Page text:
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Fred Whittaker was baptised at St. Matthew`s Church in Preston on the 3rd December 1896 the son of Thomas and Mary Jane Whittaker (nee Chapman). Fred`s father was originally from Longridge and his mother was from Liverpool, the couple married in St. Matthew`s in Preston on the 23rd December 1893. Fred had three brothers and four sisters; Mary Jane (1894), Elizabeth (1898), George (1900), Edith (1903), John (1905), Thomas (1907) and Winifred (1912).

When Fred was born the family was living in Wilbraham Street in Preston but within a couple of years they had moved to Owtram Street which is where they were living in 1901. Thomas Whittaker was employed as a cotton twister in a mill owned by Messrs. Horrockses, Crewdson & Co. By 1911 fourteen year old Fred had joined his father in the mill working as a creeler and the family was still resident in Owtram Street.

Unfortunately Fred`s service papers are not available so the date of his enlistment isn`t known but later information suggests that he enlisted at some point during November 1914 and was allocated the number 10672.

He wasn`t the only member of the Whittaker family to enlist, his proud paternal grandparents John and Mary Whittaker of 11 Derby Square in Preston published photographs in the local paper of their 6 sons, 2 grandsons and 2 sons-in-law who had all enlisted;Whittaker

Left to right top row; Thomas Whittaker (Fred`s father) William Whittaker, 2nd West Lancs R.F.A., James Whittaker R.A.M.C., John Whittaker, R.A.M.C. (POW in Sennelager, Germany), Elijah Whittaker 1st Bn LNL (POW in Wittenburg). Second row; Doctor Whittaker, A.S.C., Gunner C. Blackwell and Gunner J. Whittle both sons in law, Grandsons Fred Whittaker and William Jackson.

Fred sailed for France on the 4th January 1915 with a batch of reinforcements for the 1st Battalion. On the 12th January 1915 the Battalion war diary records `360 men and 3 Officers joining` which would have included young Fred from Preston.

Private Frederick Whittaker was killed at Beuvry just fourteen days later, 26th January 1915. He was 18 years old.

1st Battalion War Diary: 26th January 1915

“At BEUVRY. A quiet night for us but heavy and continuous firing in the direction of GIVENCHY. The companies were re-allotted to billets in the village on account of the fact that the Germans had shelled it the day before.

At 9.30hrs, orderly room was being held in `D` Companies billets in a paved yard surrounded by buildings. It was a particularly large orderly room on account of yesterday`s being interrupted by our sudden move from BETHUNE.

A high explosive shell almost perpendicularly struck the yard in the midst of us and detonated with great violence. The havoc was awful.

2/Lt G.E. Bunderkin was killed, Lt J.G. Halstead wounded (in legs and arms), 2/Lt M.E. Callard very seriously wounded in both legs.

Sergt. Major T. Hodgson, Sergt. Veacock, Sergt. Haggerty, Coy Sergt. Major Marsh, Coy Sergt. Major Melia and seven other ranks were killed on the spot. There were eighteen wounded, one of whom Coy Sergt. Major Curtis died of wounds the same day.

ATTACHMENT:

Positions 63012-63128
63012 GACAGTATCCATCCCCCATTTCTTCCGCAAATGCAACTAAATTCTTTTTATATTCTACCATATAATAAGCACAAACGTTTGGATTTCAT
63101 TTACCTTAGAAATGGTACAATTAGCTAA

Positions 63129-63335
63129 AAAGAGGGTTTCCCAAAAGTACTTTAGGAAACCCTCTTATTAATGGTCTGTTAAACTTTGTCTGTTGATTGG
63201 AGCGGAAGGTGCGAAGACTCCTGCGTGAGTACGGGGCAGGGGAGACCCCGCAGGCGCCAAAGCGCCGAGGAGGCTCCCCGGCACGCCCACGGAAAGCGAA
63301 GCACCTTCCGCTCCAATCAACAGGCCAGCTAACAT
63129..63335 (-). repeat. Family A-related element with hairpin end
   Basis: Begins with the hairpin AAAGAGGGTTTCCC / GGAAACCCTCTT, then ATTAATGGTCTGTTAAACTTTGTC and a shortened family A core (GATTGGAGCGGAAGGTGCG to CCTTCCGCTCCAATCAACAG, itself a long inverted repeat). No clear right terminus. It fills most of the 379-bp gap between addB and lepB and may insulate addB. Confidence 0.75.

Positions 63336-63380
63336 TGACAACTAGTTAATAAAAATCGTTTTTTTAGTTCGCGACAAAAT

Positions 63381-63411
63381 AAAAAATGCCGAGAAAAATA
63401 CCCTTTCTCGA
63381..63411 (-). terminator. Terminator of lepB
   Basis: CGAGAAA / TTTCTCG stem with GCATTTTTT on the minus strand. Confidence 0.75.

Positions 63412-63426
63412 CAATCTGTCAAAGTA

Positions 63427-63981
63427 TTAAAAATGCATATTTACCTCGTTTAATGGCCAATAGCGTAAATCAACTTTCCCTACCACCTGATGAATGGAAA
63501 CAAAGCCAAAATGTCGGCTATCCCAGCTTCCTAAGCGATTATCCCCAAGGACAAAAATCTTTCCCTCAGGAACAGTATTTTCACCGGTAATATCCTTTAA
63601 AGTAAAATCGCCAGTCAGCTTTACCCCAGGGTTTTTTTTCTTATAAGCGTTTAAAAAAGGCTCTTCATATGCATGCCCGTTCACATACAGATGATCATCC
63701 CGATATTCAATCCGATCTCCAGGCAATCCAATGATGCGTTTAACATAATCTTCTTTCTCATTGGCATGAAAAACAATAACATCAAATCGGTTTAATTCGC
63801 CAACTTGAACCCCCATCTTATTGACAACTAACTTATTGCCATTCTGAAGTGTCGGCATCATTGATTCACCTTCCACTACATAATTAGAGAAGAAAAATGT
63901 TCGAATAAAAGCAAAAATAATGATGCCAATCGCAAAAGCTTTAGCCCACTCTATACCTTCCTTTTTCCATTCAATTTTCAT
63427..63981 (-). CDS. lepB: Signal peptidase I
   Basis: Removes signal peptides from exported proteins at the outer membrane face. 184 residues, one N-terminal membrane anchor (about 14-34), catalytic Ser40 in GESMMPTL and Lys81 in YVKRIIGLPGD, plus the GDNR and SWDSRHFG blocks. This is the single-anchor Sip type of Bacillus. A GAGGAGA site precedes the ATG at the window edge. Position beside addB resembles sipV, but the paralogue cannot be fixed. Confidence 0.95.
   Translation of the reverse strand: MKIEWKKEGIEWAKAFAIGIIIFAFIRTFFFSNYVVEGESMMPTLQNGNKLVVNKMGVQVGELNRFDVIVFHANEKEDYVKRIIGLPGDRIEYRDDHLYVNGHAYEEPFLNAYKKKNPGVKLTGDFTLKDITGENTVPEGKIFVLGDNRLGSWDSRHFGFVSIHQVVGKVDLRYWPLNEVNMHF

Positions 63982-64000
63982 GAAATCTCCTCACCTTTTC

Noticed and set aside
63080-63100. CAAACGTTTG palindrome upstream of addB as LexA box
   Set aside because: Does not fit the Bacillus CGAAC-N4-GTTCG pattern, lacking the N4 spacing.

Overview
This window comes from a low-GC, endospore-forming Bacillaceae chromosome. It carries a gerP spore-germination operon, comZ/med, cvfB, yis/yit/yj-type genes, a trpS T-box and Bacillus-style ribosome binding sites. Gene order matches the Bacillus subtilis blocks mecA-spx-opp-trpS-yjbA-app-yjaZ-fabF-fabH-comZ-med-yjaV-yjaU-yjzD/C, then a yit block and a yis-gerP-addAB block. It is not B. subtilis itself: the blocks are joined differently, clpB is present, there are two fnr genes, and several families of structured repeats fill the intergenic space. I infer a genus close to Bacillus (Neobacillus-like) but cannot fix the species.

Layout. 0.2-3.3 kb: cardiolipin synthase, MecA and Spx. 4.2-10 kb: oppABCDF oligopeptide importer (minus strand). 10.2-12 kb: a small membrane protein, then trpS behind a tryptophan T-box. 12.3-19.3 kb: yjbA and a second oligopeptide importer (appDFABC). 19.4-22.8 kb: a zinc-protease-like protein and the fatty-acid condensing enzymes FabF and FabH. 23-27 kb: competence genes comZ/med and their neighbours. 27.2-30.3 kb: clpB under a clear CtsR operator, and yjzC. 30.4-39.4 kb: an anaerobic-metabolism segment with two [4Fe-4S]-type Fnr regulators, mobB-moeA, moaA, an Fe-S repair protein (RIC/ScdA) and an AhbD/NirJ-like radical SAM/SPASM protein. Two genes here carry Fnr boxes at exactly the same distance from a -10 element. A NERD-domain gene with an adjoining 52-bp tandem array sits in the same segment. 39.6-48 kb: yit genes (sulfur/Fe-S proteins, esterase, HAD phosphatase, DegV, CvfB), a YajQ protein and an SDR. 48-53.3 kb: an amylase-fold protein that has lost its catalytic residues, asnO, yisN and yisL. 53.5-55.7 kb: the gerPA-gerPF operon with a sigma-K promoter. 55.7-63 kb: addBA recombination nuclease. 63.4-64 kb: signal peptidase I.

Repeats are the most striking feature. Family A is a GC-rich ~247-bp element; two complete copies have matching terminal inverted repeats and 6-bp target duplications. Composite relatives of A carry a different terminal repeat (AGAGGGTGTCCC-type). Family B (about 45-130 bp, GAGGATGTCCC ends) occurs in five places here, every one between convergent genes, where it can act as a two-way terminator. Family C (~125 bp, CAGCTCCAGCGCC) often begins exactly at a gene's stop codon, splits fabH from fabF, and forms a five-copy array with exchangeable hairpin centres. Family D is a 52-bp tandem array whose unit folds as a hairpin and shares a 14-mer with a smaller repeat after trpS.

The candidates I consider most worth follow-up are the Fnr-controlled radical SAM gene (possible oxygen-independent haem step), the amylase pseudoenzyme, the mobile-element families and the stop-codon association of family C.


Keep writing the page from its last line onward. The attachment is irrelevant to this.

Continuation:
This is a terrible disaster and a severe blow to the Battalion. We all regret the death of 2/Lt Bunderkin he was a most reliable officer and Sergt. Major Hodgson particularly”.

A few weeks later the following photograph and article appeared in the local paper;Whittaker 1

Fred was buried in Lievin Communal Cemetery Extension where he lies alongside ten of his comrades from the 1st Battalion who also perished on that day.

After the war his next of kin would receive his 1914/15 Star, British War and Victory Medals.

Rank: Private
Service No: 10672
Date of Death: 26/01/1915
Regiment/Service: The Loyal North Lancashire Regiment, 1st Bn.
Cemetery: LIEVIN COMMUNAL CEMETERY EXTENSION

Janet Davis

Janet Davis

Janet Davis has been researching her family history for many years and through this she discovered many relatives who served in WW1. This interest then led Janet to do many walking the battlefield tours with her husband. In April 2013 she discovered this website and volunteered to help. Janet believes that there are lots of stories still to be told, most of them very sad but at the same time they are a fascinating insight into the men, their families, what they did and where they came from.
Janet Davis

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2 Responses to 10672 PTE. F. WHITTAKER. L.N.LAN.R.

  1. Steven Blackwell says:

    Fred Whittaker is a distant first cousin of mine, I am the great-grandson of Charles Blackwell and Mary Whittaker (Fred’s aunt)

  2. Patricia Stafford says:

    Wonderful that a comment I made about WWI on Facebook led to a picture of my father Elijah Whittaker in his younger days! (He married my mother when he was 60 years old.) If you are collecting regimental pictures I can attach an older picture in Uniform which maybe pre-war, possibly taken went he was sent to Cork Barracks in 1902 or when he was in South Africa post Boer War. (I know nothing else about his soldering except that he joined up to escape a women who bossed him around when he worked in the mill!)

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